It seems dishonest and ungracious, at the very least, then, for modern medicine to take so much from the old ways and then belittle these traditions for their primitive beliefs and lack of effective medicine. We reveal our own ignorance when we do so, and, as science wins the war against tradition, the old ways die out, leaving fewer folk healers and plant experts whose knowledge our scientists can raid to develop their own new medicines.

Furthermore, despite the grand claims of drug companies, their products may actually cause illness rather than cure it. A report by Jerome Burne in The London Independent newspaper in 2005 revealed, for example, that “The Medicines and Healthcare products Regulatory Agency (MHRA) – the government group responsible for regulating UK medicines, including herbs – says that between 2000 and August 2004, there were 451 reports of suspected adverse reactions involving herbal preparations, of which 152 were serious”. On the face of it, this sounds a lot, but, he continues, “By way of comparison, consider this from a report in the British Medical Journal last year: ‘In England alone, reactions to drugs that led to hospitalisation followed by death are estimated at 5,700 a year and could actually be closer to 10,000’. Herbs may not be completely safe, as critics like to point out, but they are a lot safer than drugs”.

There have also been some spectacular drug failures, despite the promises. In 2005, for example, the FDA, after an extensive review of hundreds of studies, issued a warning that the use of antidepressants may actually lead to an increase in depression and suicidal thinking – the very outcomes these drugs are mooted to cure. The Yahoo news story that covered this warning noted the FDA’s concerns that “antidepressants may cause agitation, anxiety and hostility in a subset of patients who may be unusually prone to rare side effects… psychiatrists say there is a window period of risk just after pill use begins, before depression is really alleviated but when some patients experience more energy, perhaps enabling them to act on suicidal tendencies”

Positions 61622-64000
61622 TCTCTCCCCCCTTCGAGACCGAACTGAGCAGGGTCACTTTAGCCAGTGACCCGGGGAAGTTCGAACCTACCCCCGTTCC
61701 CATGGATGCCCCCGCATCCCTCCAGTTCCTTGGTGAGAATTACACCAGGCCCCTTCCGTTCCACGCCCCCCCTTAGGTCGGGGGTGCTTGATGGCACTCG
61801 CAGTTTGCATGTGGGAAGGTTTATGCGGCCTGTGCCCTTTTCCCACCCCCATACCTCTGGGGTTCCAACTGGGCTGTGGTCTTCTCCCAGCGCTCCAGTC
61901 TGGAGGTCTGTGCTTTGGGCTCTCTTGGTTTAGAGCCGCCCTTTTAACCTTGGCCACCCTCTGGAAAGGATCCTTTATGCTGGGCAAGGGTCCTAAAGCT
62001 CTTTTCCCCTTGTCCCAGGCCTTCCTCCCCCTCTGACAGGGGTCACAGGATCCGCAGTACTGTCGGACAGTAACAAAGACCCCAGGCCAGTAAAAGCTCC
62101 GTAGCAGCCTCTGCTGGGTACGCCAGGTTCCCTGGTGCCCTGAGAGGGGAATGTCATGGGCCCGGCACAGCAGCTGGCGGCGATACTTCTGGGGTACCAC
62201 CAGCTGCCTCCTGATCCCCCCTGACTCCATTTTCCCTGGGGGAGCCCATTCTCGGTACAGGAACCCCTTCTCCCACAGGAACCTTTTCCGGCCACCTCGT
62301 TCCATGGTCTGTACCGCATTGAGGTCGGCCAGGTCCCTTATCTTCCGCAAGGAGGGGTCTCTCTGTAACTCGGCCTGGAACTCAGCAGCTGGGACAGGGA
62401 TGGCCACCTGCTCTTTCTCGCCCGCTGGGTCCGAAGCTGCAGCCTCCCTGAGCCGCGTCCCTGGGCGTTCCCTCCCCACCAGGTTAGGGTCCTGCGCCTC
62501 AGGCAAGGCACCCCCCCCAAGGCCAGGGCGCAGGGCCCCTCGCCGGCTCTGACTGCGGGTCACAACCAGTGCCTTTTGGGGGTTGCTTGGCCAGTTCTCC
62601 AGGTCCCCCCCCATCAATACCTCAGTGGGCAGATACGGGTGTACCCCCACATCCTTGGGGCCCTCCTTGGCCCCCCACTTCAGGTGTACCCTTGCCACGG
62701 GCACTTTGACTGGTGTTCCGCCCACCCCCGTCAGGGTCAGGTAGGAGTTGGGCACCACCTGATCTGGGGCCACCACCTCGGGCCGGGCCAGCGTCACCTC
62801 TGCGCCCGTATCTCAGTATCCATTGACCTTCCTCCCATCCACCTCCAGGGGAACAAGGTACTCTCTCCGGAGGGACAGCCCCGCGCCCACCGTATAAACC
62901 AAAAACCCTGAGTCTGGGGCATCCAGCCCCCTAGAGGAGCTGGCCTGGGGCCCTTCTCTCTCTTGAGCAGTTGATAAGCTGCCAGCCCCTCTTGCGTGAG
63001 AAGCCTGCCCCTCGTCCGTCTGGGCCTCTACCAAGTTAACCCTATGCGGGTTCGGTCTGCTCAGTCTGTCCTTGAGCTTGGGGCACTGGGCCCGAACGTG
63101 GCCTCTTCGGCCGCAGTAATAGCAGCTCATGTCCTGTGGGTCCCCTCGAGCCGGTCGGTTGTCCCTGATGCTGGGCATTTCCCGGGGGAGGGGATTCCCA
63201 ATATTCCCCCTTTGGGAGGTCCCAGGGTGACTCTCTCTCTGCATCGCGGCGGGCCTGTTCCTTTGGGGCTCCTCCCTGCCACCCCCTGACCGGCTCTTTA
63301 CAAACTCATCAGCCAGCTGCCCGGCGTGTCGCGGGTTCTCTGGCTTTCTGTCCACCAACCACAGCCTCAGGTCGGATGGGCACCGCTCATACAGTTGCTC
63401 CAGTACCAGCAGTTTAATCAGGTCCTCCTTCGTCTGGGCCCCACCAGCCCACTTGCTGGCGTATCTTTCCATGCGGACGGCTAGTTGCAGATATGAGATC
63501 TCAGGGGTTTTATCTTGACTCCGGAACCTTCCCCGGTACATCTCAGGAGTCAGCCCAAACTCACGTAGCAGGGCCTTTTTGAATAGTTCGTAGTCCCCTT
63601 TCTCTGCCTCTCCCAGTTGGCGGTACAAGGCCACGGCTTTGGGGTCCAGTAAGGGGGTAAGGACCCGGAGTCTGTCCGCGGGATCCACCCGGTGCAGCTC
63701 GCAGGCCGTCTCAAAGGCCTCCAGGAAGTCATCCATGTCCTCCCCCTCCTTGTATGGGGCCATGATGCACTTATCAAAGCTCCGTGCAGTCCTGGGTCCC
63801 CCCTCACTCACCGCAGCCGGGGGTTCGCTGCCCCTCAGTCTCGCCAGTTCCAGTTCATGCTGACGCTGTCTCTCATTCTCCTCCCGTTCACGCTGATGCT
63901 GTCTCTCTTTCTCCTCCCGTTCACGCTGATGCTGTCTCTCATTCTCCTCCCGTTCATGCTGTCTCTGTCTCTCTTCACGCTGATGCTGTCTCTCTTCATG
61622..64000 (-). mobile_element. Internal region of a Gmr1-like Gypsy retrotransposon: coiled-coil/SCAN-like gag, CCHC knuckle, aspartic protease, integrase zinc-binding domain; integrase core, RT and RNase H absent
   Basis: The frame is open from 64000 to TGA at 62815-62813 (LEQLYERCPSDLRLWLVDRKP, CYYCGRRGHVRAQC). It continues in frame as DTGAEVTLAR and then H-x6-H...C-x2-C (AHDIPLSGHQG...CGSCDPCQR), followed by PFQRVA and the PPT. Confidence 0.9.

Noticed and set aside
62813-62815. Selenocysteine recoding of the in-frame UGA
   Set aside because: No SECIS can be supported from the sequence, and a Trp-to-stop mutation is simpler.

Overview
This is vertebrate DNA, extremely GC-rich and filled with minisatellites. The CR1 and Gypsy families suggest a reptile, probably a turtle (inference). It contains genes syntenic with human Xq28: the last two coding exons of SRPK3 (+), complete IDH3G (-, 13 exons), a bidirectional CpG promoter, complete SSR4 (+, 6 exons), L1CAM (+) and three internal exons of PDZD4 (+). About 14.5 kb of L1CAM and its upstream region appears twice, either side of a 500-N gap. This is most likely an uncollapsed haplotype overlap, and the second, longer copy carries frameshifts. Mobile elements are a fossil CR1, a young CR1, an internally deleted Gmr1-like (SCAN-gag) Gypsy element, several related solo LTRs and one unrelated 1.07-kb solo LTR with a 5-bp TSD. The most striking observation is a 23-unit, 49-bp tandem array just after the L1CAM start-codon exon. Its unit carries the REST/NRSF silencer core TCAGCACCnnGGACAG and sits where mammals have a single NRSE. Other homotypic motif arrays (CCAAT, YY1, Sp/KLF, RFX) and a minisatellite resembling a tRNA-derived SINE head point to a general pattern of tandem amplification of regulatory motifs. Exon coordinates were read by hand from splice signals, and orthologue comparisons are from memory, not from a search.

By contrast, the herbal cure for depression, St John’s Wort, has never harmed anyone. As the Independent newspaper put it: “[St John’s Wort] is not only more effective in the treatment of moderate to severe depression than the SSRI Seroxat, according to the British Medical Journal, but it also has fewer side-effects”.
It is true, says the Independent, that “A study expressed concern about herbal remedies that could interact with treatments like NSAids… leading to increased gastrointestinal bleeding”. But, as the journalist points out, “the herbs don’t cause the bleeding, it’s adding the aspirin”.

On the face of this evidence, it is time for a return to traditional healing methods, to concern and compassion for patients instead of profits, and for a new generation of plant spirit healers to step up to the plate to arrest this decline in well-being.

To do so, it will be necessary to free your minds from the conditioning of scientific rationalism, so you can explore, dream, meet, and work with your plant spirit allies, the energies of nature that are calling you, and to rediscover the magic of plant spirit shamanism and natural healing, so it can be preserved and used for the good of all in this increasingly materialist and dis-spirited world.